Balancing Love with Discipline
At first glance, a world without discipline may seem peaceful and copacetic. Nothing could be farther from the truth. A world without discipline is often wrought with conflict. Teens do not care how they behave, because even their poorest decisions are not met with consequences. Parents tiptoe carefully around their child’s emotions and behaviors, feeling helpless to control their child or change their family dynamic. Fact is, a lack of discipline has a negative impact on the family as a whole.
One of the biggest goals of parenting is to learn how to balance love and discipline. This may seem impossible, but with hard work and commitment, parents who are determined to achieve this goal can do so successfully. The first step is to lay a foundation of love in your family. A loving family dynamic is built on support, trust, and affection. Your teen should know that you love him unconditionally, and that you see him as a person, rather than as the sum of his decisions.
Parents should build on the foundation of the loving relationship with their children by talking to their children, and letting them know how much you care about their safety, as well as their success. Talk about what behaviors are acceptable, and which are threats to their safety or their success in life. Discuss the consequences of those actions and let your child know that they will deal with the consequences if they decide to make a poor decision.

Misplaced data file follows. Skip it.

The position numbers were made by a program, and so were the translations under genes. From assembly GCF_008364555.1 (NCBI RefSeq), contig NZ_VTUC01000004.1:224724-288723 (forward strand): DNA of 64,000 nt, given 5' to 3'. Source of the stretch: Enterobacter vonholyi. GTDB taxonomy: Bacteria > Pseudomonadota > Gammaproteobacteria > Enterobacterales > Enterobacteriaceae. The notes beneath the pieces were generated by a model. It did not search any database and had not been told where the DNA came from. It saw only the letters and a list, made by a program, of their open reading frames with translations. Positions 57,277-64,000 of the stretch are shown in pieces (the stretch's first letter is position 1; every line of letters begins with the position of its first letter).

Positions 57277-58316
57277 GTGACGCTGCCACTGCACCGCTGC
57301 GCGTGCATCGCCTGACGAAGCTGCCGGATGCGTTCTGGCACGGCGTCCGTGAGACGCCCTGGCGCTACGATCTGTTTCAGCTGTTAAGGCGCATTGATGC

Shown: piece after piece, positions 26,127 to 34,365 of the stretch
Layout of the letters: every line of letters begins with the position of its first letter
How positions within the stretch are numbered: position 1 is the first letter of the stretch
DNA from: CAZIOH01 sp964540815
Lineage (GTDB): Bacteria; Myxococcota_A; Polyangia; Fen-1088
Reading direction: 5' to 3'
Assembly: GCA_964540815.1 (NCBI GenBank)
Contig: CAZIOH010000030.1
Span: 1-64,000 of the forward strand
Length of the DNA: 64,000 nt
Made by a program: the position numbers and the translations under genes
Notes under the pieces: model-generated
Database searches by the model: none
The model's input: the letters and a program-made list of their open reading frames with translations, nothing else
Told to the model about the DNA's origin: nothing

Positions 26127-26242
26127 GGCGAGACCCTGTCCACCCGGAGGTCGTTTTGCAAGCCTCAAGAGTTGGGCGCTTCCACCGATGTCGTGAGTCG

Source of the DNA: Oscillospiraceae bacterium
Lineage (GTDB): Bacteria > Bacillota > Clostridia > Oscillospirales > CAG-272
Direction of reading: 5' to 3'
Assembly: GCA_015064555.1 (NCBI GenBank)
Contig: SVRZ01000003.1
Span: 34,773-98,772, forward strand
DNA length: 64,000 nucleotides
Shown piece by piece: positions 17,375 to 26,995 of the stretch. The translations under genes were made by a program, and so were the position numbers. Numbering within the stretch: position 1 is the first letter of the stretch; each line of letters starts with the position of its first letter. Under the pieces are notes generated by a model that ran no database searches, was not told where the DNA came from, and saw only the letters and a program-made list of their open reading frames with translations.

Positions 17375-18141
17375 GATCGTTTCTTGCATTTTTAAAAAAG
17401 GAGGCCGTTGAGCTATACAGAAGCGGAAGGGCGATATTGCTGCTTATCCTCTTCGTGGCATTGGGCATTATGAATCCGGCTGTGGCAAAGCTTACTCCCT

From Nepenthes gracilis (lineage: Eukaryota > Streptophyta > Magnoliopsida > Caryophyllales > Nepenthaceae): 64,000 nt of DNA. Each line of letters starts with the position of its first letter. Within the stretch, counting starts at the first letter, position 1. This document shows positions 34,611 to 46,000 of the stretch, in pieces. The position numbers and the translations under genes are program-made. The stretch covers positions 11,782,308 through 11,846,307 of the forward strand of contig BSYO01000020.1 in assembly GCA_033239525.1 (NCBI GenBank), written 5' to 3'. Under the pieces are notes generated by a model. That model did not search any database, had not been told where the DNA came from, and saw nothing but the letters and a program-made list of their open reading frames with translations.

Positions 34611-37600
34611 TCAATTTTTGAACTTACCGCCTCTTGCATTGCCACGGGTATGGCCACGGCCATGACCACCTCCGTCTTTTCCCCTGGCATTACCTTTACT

Remember that the goal in discipline is not to raise a robotic teenager who always makes the “right” decision, but rather to mold your child into a responsible, thoughtful, and caring adult. This takes time and effort, but it is always worthwhile.
Gaining your child’s trust is the first step toward your goal of balancing love and discipline. Remember that trust is a two way street. In order for your teen to trust you, as a parent, you must demonstrate that you trust your teen. This can be difficult, especially if your teenager is poorly behaved or has made bad decisions in the past. However, there are steps that you can take to rebuild the trust between you and your child.
- Communicate with your child. If a particular incident is responsible for breaking your trust, talk about it. Decide, together, how you will move past that incident. If your relationship is suffering from a general lack of trust, talk about ways that you two can reconnect.
- Talk about behaviors that build trust. This is important for both parents and teens. Parents learn to trust their teenagers when their teens behave responsibly, do well in school, complete their chores, and connect with the family. Likewise, teens learn to trust their parents when they are available to listen without judgment, provide sound advice without nagging, and allow their teen the independence to make their own decisions.